Charles Sumner Bunn (1865-1952)
Shinnecock, NY, c. 1900
18 in. long
In 1971 Milton Weiler’s “Classic Shorebird Decoys” portfolio was published with text by William J. Mackey Jr. Across from Weiler’s Plate No. 3, illustrating a closely related curlew, Mackey writes, “In hand [the maker's] decoys have the feel of real birds. His knowledge and study of the live bird and his skill with a knife transferred the feel of the wishbone, the unfolded wings and the modeling of the bone structure to blocks of wood. His was a unique talent not given to any other decoy maker.” Mackey also states, “Nothing finer has been found ever since.”
This newly discovered and exceptionally rare Long Island shorebird now joins a small and elite group of curlew by this celebrated carver and guide. It has been passed down through a prominent New York family who lived in the city and escaped to Long Island and specifically the Hamptons. The family had a strong sporting heritage dating back to at least the 19th century and played host to figures including Ogden M. Plesissner. This decoy was retired from gunning to be displayed in their Upper East Side apartment. The bird is now making its debut to the decoy community, marking one of the greatest shorebird decoy discoveries in recent memory.
Very few decoys of this coveted model have surfaced, with fewer still held in private collections. One example from the William J. Mackey Collection was acquired by Dr. James McCleery in the 1970s, setting a record price for any decoy at the time. After that bird traded again in the McCleery auction decades later, it rejoined the ranks of the top decoys ever sold. The second and last known comparable in private hands, recently reached the market from the estate of Dr. Lloyd Griffith. Condition reports provided for the two aforementioned private collection examples suggest all three have survived in fairly comparable condition.
Lastly two related examples from the rig of T.F. Norton have been held in the Long Island Museum at Stony Brook since they were gifted in 1966. One of these two appears to be the model for Weiler’s illustration. This survey makes this lot the fifth of this model to surface publicly, and only third to come to auction.
The grand body is larger than some waterfowl and accordingly was made with two piece construction, held together by wooden pegs. "The shorebirds are ‘sui generis,’” writes historian and curator Bob Shaw, “carved to suggest nuances of body forms and underlying bone and muscle that no other carver even attempted.” Regarding his best works, Shaw states, “[They] transcend the decoy genre to rank among the finest bird portraits created by an American artist.”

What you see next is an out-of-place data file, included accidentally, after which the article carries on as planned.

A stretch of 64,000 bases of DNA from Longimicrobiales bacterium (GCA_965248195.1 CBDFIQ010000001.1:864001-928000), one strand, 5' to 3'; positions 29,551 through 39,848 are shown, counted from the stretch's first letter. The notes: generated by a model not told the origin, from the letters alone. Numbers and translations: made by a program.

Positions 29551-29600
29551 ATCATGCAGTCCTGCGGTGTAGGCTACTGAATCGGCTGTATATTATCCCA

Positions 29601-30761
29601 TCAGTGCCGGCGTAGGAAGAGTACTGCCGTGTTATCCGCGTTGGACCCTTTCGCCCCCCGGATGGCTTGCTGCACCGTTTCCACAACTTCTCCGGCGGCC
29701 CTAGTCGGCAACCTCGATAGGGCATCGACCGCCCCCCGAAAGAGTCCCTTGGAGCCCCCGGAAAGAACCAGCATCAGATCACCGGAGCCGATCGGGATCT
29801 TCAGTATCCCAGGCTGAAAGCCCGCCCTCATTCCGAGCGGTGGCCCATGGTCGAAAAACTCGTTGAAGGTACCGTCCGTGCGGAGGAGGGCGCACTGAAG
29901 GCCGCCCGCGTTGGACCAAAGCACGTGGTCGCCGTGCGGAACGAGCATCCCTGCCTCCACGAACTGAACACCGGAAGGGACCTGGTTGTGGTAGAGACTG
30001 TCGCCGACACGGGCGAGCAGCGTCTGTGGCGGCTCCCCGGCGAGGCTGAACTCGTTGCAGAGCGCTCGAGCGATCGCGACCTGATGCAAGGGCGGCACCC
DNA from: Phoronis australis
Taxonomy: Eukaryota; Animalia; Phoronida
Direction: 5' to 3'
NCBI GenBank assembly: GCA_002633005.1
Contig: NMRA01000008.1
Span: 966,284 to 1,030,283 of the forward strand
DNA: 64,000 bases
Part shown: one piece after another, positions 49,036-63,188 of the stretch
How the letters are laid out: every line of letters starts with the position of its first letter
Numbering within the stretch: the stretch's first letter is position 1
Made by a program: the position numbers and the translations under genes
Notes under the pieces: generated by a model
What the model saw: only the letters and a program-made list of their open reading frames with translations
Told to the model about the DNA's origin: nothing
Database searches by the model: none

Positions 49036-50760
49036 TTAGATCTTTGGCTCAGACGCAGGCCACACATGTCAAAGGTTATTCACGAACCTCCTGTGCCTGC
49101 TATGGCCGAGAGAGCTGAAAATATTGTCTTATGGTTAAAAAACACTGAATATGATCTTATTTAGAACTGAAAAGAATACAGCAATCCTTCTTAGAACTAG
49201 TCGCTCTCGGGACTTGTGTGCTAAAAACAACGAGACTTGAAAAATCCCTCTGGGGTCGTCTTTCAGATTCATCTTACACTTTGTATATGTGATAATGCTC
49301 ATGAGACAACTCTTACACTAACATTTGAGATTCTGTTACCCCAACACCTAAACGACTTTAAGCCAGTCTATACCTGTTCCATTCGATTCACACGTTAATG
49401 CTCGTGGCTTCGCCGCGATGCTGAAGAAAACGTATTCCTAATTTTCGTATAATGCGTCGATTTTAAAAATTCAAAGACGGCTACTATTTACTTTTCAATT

Original paint with even gunning wear and some flaking mostly to front. Head has touch-up to neck crack and back of head and replaced bill. Shallow flat area around stick hole has been restored.
Provenance: Private Collection, by descent in a prominent New York City family
Literature: Robert Shaw, "Bird Decoys of North America," New York, NY, 2010, pp. 180-181, related example illustrated.
Robert Shaw, "Call to the Sky: The Decoy Collection of James M. McCleery, M.D.," Houston, TX, 1992, back cover and pp. 36-37, related example illustrated.
Milton C. Weiler and William J. Mackey, Jr., "Classic Shorebird Decoys: A Portfolio of Paintings," New York, NY, 1971, pl. 3, related example illustrated and discussed.
Timothy Sieger, "The Decoys of Long Island," Water Mills, NY, 2010, front dust-jacket cover, frontispiece, and pp. 38-39, related example illustrated.
E. Jane Townsend, “Gunners Paradise: Wildfowling and Decoys on Long Island”, Stony Brook, NY, 1979, p. 106, Norton rig pair illustrated.
Sotheby's and Guyette and Schmidt, "American Waterfowl Decoys: The Distinguished Collection of Dr. James M. McCleery," New York, NY, January 22–23, 2000, lot 207, related example illustrated.
Quintina Colio, "American Decoys," Ephrata, PA, 1972, p. 69, related examples illustrated (image reversed).
Please email condition report requests to firstname.lastname@example.org. Any condition statement given is a courtesy to customers, Copley will not be held responsible for any errors or omissions. The absence of a condition statement does not imply that the lot is in perfect condition.